This is an example of a strong thesis statement. It shows the main reasons and narrows the subject to a more specific topic. Think of your thesis statement as the answer to an overall question. A strong introduction should help listeners understand why your speech is worth their time and what they will learn by listening to it.

  6. Understand what you are talking about

    Brainstorm before writing
    Here we return to the first step. While writing a thesis and considering your speech, something may change. By the end of writing a speech thesis, you have to be sure that you understand what you are going to talk about. In short, be an expert on the chosen topic. The thesis shows your main ideas and keeps you forward the whole speech. 

    Consider how you can support your thesis
    Before writing, try to imagine the words you could say to support the thesis. It is vital to consider counterarguments to make sure you can argue for your main idea against those counterpoints. This way, you will engage the audience from the first words and keep people

  7. Conduct a research

    You have to remember that the position in your thesis statement should not just be your personal opinion. You have to conduct research that supports your ideas. You will need proof to ensure the quality of your claims. Without this, you won’t be able to gain the credibility vital to get the audience to validate your ideas. When people don’t believe that you’re a credible source, you will face a hard time convincing them of your position.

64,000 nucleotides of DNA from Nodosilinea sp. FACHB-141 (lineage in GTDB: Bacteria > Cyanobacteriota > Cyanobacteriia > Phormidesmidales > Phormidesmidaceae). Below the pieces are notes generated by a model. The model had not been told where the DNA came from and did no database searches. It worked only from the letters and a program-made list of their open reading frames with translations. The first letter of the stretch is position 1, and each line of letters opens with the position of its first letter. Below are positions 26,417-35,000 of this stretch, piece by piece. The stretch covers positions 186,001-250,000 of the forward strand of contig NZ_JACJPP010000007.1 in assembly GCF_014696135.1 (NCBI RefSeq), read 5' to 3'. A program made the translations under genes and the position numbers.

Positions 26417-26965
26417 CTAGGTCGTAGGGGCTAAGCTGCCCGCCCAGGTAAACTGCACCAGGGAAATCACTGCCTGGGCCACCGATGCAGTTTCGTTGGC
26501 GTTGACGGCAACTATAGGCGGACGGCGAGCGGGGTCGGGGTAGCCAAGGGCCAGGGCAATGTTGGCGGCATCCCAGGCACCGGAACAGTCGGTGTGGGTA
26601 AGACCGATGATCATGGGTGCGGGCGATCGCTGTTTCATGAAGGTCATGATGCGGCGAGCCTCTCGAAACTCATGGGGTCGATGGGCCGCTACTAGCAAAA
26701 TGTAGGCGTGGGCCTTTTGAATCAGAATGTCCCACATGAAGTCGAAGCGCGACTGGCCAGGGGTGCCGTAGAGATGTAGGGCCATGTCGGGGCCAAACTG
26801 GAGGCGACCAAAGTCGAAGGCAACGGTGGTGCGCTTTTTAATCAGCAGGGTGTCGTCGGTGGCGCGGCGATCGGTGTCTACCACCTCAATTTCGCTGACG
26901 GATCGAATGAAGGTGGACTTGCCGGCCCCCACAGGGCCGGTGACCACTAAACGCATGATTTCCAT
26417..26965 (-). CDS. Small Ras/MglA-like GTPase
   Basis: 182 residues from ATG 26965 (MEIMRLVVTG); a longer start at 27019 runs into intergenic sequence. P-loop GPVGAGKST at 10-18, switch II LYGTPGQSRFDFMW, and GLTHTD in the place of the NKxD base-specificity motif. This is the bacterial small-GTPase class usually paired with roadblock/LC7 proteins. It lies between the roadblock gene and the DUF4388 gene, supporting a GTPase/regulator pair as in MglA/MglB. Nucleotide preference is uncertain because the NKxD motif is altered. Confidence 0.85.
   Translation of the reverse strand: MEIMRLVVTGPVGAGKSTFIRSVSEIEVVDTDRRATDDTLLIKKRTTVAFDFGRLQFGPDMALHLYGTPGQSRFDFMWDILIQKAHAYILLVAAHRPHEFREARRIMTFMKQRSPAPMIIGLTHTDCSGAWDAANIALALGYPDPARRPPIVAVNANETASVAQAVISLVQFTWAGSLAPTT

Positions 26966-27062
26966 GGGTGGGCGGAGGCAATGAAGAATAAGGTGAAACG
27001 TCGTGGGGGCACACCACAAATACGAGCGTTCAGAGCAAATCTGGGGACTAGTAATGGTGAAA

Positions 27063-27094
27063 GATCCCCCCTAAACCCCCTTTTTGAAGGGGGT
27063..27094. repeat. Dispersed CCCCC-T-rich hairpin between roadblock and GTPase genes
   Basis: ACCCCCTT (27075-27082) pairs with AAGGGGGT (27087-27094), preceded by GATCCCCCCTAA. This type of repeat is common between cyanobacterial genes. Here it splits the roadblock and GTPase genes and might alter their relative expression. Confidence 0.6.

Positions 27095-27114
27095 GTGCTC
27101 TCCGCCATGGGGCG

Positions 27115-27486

The type and the content of the speech thesis you will use for your argument depend on many factors. They include your position, expert knowledge of the topic, the audience, and the context of the whole speech. You have to remember whether your audience will be on this topic and pinpoint where you think the biggest difference in viewpoints might be. 

After all the hard work you’ve gone through, you don’t want to lose listeners’ attention because of several factors. This might be a lack of supporting points, non-relevant speech, or dulling beginning of your speech. Remember these 7 steps in mind while writing your introduction and consider the whole speech. This guide will help you create an outstanding thesis statement and keep your listeners engaged till the end of your speech.